The abstention of three of the 12 member jury of Criminal Court ‘A’ last week could not save Madam Kou Saye and her son Ziekal Gbokolo from being found guilty of killing Faith Gee.The incident took place in December 2014, in the 72nd Community, outside of Monrovia.The controversial decision came after the jury had stayed in their chamber deliberating for over two hours before returning with their verdict.Nine members of the jury informed the court that the defendants were guilty, while the remaining three abstained.Before the verdict, Judge Boima Kontoe told the jurors that they were required to “fully and carefully examine the testimonies and physical evidence to arrive at your verdict. It is your duty to discuss the case with each other in your deliberation to reach a verdict.”The case started when the prosecution alleged that in the early hours of a day in December 2014 in the 72nd Community in Paynesville, Faith Gee, also known as Bob Blue, was on his way from an all night church service, when co-defendant Saye and her son Gbokolo saw him and began to scream “Rogue! Rogue!” Later, the prosecution said, they attacked him with a 2 by 2 plank and cutlasses, inflicting several injuries on him from which he bled profusely and later died at a local clinic.Besides Madam Saye and her son, several others, including Arthur Kassay, John Moore, Andrew Kartay, Saah and Ma Ruth – who are still on the run – after hearing the noise, jumped out of their houses and began to assault Gee. Co-defendant Arthur used the back of a cutlass and slapped Faith twice on his back. He later dragged him to a basketball court, before the victim was picked up by other church members, who took him to a local hospital.Judge Kontoe has up to a week to announce their punishment.Share this:Click to share on Twitter (Opens in new window)Click to share on Facebook (Opens in new window)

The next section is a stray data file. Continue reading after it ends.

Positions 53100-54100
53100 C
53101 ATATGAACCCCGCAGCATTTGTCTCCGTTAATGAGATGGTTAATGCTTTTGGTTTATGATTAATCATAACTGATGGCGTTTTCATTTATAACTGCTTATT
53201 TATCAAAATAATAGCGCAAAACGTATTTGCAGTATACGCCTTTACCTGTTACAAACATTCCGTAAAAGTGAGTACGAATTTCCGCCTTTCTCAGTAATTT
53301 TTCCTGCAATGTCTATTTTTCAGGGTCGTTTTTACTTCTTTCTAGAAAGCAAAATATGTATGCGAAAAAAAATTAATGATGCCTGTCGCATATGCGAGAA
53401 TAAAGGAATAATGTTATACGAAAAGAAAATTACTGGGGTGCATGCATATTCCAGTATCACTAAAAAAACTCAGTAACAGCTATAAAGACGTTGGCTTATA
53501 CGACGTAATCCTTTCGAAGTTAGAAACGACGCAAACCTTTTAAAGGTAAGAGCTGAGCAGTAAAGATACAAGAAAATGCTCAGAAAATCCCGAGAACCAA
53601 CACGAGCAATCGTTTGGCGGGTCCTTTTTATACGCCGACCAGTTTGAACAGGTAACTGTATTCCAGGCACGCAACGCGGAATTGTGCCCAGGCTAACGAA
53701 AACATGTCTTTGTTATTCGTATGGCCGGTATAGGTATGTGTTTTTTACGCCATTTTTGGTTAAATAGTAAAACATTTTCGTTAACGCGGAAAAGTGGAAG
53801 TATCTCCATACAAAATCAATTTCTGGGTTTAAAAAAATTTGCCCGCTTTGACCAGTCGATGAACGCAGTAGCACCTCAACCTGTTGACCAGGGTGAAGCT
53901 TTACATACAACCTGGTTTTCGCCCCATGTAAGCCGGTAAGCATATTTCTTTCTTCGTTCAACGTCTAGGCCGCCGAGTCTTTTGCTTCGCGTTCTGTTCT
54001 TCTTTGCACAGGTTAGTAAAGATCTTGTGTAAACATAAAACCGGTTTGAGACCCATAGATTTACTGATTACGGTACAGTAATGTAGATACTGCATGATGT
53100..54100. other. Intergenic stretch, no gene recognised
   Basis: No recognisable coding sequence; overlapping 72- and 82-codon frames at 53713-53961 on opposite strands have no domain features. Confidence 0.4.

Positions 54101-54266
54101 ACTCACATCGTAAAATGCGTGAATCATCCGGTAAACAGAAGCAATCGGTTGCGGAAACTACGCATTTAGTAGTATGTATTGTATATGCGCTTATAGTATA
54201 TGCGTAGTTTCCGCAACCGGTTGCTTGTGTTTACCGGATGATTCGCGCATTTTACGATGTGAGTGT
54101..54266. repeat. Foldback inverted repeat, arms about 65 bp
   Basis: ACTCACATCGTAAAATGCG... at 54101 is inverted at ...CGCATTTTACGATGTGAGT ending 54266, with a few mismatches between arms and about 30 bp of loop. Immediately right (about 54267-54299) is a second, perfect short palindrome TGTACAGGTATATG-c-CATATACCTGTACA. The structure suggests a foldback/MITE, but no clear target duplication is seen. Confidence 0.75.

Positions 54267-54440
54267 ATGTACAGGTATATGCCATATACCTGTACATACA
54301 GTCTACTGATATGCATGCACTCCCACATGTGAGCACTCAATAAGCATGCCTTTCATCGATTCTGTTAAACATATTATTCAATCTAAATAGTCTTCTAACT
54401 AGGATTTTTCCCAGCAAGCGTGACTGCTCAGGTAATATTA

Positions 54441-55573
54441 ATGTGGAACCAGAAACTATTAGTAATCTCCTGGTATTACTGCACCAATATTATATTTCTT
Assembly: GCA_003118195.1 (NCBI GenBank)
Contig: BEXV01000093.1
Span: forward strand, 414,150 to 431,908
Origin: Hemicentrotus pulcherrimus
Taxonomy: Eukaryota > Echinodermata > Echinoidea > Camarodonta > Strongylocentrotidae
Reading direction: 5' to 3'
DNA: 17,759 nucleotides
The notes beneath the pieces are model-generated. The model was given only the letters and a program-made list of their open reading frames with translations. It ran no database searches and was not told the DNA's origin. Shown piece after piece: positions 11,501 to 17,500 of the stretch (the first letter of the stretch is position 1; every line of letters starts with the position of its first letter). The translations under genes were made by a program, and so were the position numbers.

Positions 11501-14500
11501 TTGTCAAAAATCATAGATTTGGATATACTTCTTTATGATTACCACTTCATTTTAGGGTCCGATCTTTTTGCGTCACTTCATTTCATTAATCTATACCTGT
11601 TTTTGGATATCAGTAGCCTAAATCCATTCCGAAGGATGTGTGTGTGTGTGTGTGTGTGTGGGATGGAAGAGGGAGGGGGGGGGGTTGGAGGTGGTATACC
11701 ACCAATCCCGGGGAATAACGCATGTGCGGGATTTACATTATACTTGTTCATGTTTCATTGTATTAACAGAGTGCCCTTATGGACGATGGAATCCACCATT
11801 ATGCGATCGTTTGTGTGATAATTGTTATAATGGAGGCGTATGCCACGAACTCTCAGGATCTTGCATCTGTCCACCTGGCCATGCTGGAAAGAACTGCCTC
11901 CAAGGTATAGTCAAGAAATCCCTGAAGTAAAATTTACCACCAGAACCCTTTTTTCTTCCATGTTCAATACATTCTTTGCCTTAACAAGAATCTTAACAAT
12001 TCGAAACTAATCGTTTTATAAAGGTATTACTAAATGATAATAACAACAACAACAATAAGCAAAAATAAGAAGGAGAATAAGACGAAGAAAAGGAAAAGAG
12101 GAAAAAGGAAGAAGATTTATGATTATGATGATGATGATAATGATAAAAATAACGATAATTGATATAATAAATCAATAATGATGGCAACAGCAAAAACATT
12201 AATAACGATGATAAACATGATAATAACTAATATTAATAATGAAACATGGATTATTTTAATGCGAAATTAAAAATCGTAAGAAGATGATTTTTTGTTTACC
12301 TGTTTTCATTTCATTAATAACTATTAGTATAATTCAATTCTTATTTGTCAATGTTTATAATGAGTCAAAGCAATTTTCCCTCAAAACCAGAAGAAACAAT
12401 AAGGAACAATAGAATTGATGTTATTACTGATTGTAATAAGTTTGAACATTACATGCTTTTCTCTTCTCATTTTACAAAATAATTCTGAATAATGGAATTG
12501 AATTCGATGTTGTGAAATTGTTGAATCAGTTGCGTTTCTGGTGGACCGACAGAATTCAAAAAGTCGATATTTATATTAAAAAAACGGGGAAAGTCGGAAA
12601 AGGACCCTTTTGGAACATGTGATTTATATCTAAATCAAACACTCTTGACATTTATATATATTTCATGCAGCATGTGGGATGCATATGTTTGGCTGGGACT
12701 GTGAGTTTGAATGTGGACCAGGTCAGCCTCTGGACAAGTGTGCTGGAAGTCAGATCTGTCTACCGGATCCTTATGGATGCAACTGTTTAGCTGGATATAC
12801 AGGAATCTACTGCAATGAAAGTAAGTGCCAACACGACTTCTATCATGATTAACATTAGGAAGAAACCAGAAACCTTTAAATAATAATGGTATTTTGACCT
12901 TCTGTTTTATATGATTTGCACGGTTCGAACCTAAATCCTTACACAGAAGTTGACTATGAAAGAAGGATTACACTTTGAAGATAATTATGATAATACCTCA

The Jamaican delegation was led by the Minister of Culture, Gender, Entertainment and Sport, the Honourable Olivia Grange. Press Release – Jamaica has been successful in securing a place on yet another high-profile UNESCO Committee. Press Release – Jamaica has been successful in securing a place on yet another high-profile UNESCO Committee.The country was elected unopposed to a seat on the Intergovernmental Committee of the Convention for the Safeguarding of Intangible Cultural Heritage (ICH), at the General Assembly of the Convention which ended on June 6 in Paris, France.The Jamaican delegation was led by the Minister of Culture, Gender, Entertainment and Sport, the Honourable Olivia Grange.In reacting to the successful bid, Minister Grange said:“Jamaica expresses its sincere thanks for the overwhelming support we have received. We are heartened by the show of camaraderie particularly by St. Kitts and Nevis, who withdrew and in the end provided full backing for Jamaica to sit on the Committee. We do not take this level of support for granted”.The following 12 countries are now members of the Committee:Group I – The NetherlandsGroup II – Azerbaijan, PolandGroup III – JamaicaGroup IV – China, Japan, Kazakhstan, Sri LankaGroup V(a) – Cameroon, Djibouti, TogoGroup V (b) – KuwaitThe election to the Committee marks the first time Jamaica is to serve on this prestigious UNESCO body. Having earlier this year seen the election of Minister Grange to the UNESCO Executive Board and her selection as Chair of the Conventions and Recommendations Committee, Jamaica now stands tall in thehalls of this hallowed World Cultural powerhouse.It was only last November that Jamaica completed a successful four-year mandate on the World Heritage Committee.In addressing the General Assembly, Minister Grange encouraged countries that are party to the Convention to make every effort to build capacity within local communities to increase sustainable development for creative practitioners, culture bearers and the community at large.The Minister emphasised the role which Jamaica’s intangible heritage has played in shaping the country’s identity and in providing economic benefits to communities and individuals in Jamaica.She told the General Assembly:“Jamaica is proud of the fact that the musical heritage of the Maroons has been recognised through its inscription in 2008. We also look forward to future inscriptions of our Reggae music and the new religion of Rastafari, which we have given the world. Jamaica encourages all countries to seek to work towards recognition of their indigenous elements through inscription”.The 13th session of the ICH Committee will take place in Mauritius in November 2018 where Jamaica’s submission for the inscription of Reggae music on the Representative List of Intangible Cultural Heritage of Humanity will be considered. Story Highlights The country was elected unopposed to a seat on the Intergovernmental Committee of the Convention for the Safeguarding of Intangible Cultural Heritage (ICH), at the General Assembly of the Convention which ended on June 6 in Paris, France.